Platelet transfusion therapy has played a major role in the supportive care of patients with acute leukaemia for about 30 years. However, debate continues about the value of prophylactic platelet transfusions and the optimal threshold of platelet count for their use. There are accumulating data to suggest that the previously commonly used threshold level of 20 × 109/l may be safely reduced without increasing the risk of bleeding ( Gmur et al, 1991 ; Rebulla et al, 1991; Wandt et al, 1996 ; Heckman et al, 1997 ), and the recent Consensus Conference on Platelet Transfusion has accepted that a platelet threshold of 10 × 109/l is as safe as higher levels for treating patients without additional risk factors for haemorrhage ( Royal College of Physicians of Edinburgh Consensus Conference on Platelet Transfusion, 1998). Use of a lower threshold has been associated with a considerable decrease in the use of platelet concentrates, and has the potential to reduce complications of platelet transfusion therapy such as transmission of infection. However, the extent to which hospitals in the U.K. have changed their policies for prophylactic platelet transfusions is not known.
In the planning of a proposal to study different regimens of prophylactic platelet transfusion support in a future MRC trial of AML in the elderly, hospitals participating in MRC leukaemia trials were sent a questionnaire in 1996 asking for details about their threshold for prophylactic platelet transfusions and if they used different thresholds for young and elderly patients.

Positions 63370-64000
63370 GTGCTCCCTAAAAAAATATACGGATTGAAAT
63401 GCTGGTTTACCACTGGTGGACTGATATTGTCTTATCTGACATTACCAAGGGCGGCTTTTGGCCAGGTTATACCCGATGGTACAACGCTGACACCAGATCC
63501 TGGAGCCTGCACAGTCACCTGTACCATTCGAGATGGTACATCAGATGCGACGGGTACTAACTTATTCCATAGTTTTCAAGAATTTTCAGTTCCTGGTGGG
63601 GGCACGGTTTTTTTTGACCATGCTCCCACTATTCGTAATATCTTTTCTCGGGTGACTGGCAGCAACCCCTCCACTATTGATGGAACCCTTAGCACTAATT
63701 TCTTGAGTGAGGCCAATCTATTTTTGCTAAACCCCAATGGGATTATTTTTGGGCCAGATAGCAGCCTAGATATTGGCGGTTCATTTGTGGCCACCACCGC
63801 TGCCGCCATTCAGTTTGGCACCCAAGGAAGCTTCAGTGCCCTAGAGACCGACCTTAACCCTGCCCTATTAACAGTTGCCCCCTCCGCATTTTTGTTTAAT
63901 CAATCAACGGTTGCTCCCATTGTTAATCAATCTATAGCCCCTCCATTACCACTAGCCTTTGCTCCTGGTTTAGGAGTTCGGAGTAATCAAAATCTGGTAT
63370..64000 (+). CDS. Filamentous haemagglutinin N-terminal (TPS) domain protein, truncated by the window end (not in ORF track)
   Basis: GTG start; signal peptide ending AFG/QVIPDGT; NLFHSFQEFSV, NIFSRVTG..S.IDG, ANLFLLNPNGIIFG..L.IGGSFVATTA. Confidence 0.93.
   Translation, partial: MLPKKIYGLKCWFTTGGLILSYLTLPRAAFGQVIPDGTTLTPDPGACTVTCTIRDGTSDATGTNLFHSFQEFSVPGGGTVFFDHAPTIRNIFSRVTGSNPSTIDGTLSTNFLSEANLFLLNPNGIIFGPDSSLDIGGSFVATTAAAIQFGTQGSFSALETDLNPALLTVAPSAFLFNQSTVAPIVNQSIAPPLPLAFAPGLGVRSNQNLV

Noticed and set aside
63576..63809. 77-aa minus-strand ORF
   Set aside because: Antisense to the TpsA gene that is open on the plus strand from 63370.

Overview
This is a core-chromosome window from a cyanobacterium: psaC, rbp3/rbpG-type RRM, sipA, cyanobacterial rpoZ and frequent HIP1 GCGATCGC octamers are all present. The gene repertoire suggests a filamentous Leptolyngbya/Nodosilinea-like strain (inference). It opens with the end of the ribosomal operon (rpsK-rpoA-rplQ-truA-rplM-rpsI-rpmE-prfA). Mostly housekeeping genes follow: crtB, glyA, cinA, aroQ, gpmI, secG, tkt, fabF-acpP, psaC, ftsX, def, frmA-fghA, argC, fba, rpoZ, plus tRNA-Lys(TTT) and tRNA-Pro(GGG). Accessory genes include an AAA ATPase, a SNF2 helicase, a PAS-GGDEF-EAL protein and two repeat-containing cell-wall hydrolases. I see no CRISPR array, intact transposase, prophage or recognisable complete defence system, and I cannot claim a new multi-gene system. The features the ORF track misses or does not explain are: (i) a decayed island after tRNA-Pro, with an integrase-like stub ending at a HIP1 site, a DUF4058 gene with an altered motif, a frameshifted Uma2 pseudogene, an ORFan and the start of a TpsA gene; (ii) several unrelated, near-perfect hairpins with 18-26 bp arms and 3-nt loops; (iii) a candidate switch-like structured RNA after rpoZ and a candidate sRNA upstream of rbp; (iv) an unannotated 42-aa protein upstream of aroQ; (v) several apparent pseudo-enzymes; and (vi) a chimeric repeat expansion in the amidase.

There were responses from 99 hospitals. The threshold for prophylactic platelet transfusions was < 5 × 109/l in four (4%) hospitals, < 10 × 109/l in 46 (46%), < 15 × 109/l in 21 (21%), < 20 × 109/l in 25 (25%) and prophylactic transfusions were not used in three (3%) hospitals (see Fig 1). 3/4 (75%) hospitals with a threshold of < 5 × 109/l, 18/46 (39%) hospitals with a threshold of < 10 × 109/l, and 2/21 (10%) with a threshold of < 15 × 109/l increased the threshold in the presence of fever, sepsis, coagulopathy or recent bleeding. Only three hospitals used a different threshold for young and elderly patients.
This survey showed that there was considerable variation in platelet transfusion practice amongst hospitals participating in MRC leukaemia trials. The majority of hospitals had already switched to a threshold of < 10 × 109/l before the recent Consensus Conference on Platelet Transfusion, perhaps because this had already been suggested in BCSH guidelines on platelet transfusions ( BCSH, 1992). There may be scope for a further reduction in the threshold below 10 × 109/l in the future, but more reliable methods for estimating very low platelet counts are required. It may also be worthwhile to consider alternative methods for providing platelet supportive care, such as increasing the dose of platelets to extend the interval between transfusions and to reduce donor exposure, and exploring the clinical effectiveness of platelet substitutes.